January 7, 2011 – Legacy Bank of Scottsdale, Arizona, was closed today by the Arizona Department of Financial Institutions, which appointed the FDIC as receiver. The FDIC, acting as receiver, sold failed Legacy Bank to Enterprise Bank & Trust, St. Louis, Missouri. Enterprise will assume all deposits and purchase essentially all assets of failed Legacy Bank. The two branches of Legacy Bank will reopen on Monday as branches of Enterprise Bank.
Legacy Bank was a small size bank with only $150 million in assets. The Bank was relatively new, established in early 2005, shortly before real estate markets began to crash in Arizona. Total assets at Legacy Bank ballooned from around $100 million in 2005 to over $240 million in 2008. Legacy’s website highlighted the Bank’s commitment to to personal service.
Being a private bank means performing banking services a bit differently than other banks. It means going the extra mile for our clients, who we consider members of the Legacy family. Our banking philosophy puts people first, transactions second.
At September 30, 2010, Legacy had total assets of $150.3 and total deposits of $125.9 million. Enterprise will pay the FDIC a premium of 1.0% to assume the deposits of Legacy. In addition, Enterprise will purchase all of Legacy’s assets. The FDIC and Enterprise entered into a loss-share agreement covering $119.8 million (80%) of the purchased assets which will limit loss exposure to Enterprise.
Legacy Bank is the second banking failure of 2011 and will cost the FDIC Deposit Insurance Fund $27.9 million.
The FDIC continues with its strategy of selling failed banks to banks with unpaid Troubled Asset Relief Program (TARP) loans (see Banks With $1.2 Billion in Unpaid TARP Loans Buy 18 Failed Banks from FDIC). Enterprise Bank & Trust is owned by $2.5 billion asset holding company Enterprise Financial Services Corp. which still owes the US Treasury $35 million dollars loaned to them under the TARP program.
Enterprise was involved in two previous FDIC assisted transactions including the purchase of failed Valley Capital Bank of Mesa, AZ in December 2009 and the purchase of failed bank assets from the FDIC in July 2010, both of which were highly profitably to Enterprise. The third quarter press release from Enterprise discloses the impact on earnings from the FDIC transactions.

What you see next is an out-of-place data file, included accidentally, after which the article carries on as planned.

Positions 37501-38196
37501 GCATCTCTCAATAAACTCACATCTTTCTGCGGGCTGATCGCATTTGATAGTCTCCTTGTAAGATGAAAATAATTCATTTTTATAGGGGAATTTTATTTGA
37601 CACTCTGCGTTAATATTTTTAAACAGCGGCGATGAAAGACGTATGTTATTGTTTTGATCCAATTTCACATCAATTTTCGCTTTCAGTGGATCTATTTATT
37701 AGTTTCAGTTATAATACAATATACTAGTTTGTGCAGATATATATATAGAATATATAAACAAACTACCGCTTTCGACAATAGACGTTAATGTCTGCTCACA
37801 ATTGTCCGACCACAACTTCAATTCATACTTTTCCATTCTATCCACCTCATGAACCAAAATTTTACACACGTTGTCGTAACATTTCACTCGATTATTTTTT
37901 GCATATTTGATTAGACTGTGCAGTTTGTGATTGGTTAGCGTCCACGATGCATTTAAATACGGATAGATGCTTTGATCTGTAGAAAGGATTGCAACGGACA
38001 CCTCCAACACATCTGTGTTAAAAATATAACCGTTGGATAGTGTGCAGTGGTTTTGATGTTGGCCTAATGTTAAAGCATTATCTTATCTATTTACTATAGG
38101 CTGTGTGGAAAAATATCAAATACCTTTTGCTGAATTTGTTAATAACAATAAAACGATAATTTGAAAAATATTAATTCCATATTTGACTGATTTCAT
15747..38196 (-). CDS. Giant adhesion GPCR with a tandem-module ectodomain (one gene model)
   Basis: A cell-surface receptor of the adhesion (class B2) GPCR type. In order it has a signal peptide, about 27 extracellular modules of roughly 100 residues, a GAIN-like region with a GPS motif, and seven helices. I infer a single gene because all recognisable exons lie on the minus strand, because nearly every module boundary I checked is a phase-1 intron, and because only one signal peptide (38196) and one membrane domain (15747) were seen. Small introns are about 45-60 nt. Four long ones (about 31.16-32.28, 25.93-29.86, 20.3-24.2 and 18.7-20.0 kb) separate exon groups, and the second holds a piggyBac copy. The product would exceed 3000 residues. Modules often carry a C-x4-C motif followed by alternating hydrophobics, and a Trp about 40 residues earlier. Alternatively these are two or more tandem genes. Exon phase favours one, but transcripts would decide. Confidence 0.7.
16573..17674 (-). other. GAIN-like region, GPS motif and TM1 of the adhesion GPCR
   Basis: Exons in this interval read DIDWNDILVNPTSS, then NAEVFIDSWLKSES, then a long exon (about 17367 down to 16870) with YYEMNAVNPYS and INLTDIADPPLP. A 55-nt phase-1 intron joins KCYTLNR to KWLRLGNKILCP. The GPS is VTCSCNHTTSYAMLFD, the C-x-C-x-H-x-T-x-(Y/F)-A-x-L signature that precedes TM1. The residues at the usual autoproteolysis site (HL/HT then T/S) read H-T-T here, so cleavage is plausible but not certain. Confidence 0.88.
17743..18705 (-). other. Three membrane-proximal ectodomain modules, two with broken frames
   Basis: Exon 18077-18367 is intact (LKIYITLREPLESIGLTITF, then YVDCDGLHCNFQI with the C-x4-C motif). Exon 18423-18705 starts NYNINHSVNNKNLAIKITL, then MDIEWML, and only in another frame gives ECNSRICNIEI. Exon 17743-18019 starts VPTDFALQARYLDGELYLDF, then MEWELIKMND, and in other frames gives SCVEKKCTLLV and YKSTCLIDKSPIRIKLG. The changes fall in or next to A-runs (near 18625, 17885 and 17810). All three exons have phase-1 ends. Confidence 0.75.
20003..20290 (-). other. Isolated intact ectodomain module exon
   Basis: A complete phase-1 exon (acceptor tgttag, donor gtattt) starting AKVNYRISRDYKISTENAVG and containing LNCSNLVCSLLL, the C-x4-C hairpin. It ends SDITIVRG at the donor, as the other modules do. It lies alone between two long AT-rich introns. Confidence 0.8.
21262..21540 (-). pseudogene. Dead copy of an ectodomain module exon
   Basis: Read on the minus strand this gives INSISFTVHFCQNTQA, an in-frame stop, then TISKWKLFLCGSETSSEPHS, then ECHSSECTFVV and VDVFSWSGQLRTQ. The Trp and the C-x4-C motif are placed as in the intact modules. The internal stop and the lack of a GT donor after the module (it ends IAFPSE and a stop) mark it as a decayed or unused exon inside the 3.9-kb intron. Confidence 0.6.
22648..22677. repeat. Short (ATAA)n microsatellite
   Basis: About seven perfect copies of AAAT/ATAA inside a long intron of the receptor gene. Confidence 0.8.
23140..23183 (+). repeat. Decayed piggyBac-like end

On July 9, 2010, the Company acquired approximately $260 million in Arizona-originated assets from the FDIC in connection with the failure of Home National Bank (“HNB”) of Blackwell, Oklahoma. The assets were purchased at a 12.5% discount and are covered by a loss share agreement with the FDIC. The asset purchase was the Company’s second FDIC-assisted transaction in Arizona.
Pre-tax, pre-provision income from continuing operations was $16.4 million in the third quarter of 2010, nearly double the $8.6 million reported for the prior year period and 70% higher than the second quarter of 2010. The HNB asset purchase contributed approximately $5.8 million to third quarter pre-tax, pre-provision income.
Peter Benoist, President and Chief Executive Officer, commented, “For the third consecutive quarter, the Company has grown pre-tax, pre-provision operating earnings. Our Arizona asset purchase from the FDIC contributed substantially to our third quarter results. While these results are indeed encouraging and the early favorable results from our Arizona acquisitions bode well for future earnings, we do not yet see significant signs of recovery, particularly in the housing and commercial real estate markets,” continued Benoist. “As a result, we expect nonperforming asset levels to remain elevated.”
In a separate press release regarding the acquisition of Legacy Bank, Enterprise management forecasts that the FDIC assisted transaction will “add approximately $.15 to $.20 to Enterprise’s 2011 earnings per share.”
As previously discussed, the FDIC’s strategy seems to be based on the belief that the combined value of a failed bank and a struggling bank is greater than the sum of its parts.
“By allowing weaker banks that still owe TARP funds to purchase failed banks, the FDIC’s strategy may be an attempt to avoid additional bank failures. The acquiring institution gains access to low cost deposits of the failed bank at a small or zero premium. In addition, many of the failed bank acquisitions have resulted in significant gains for the purchasers, thanks in part to the use of loss-share transactions with the FDIC that protects the acquiring bank from losses.”
Perhaps after a few more failed bank acquisitions, Enterprise will be able to repay the $35 million owed to the taxpayers under the TARP. Ironically, Enterprise Financial is paying its stockholders an annual dividend of $.21.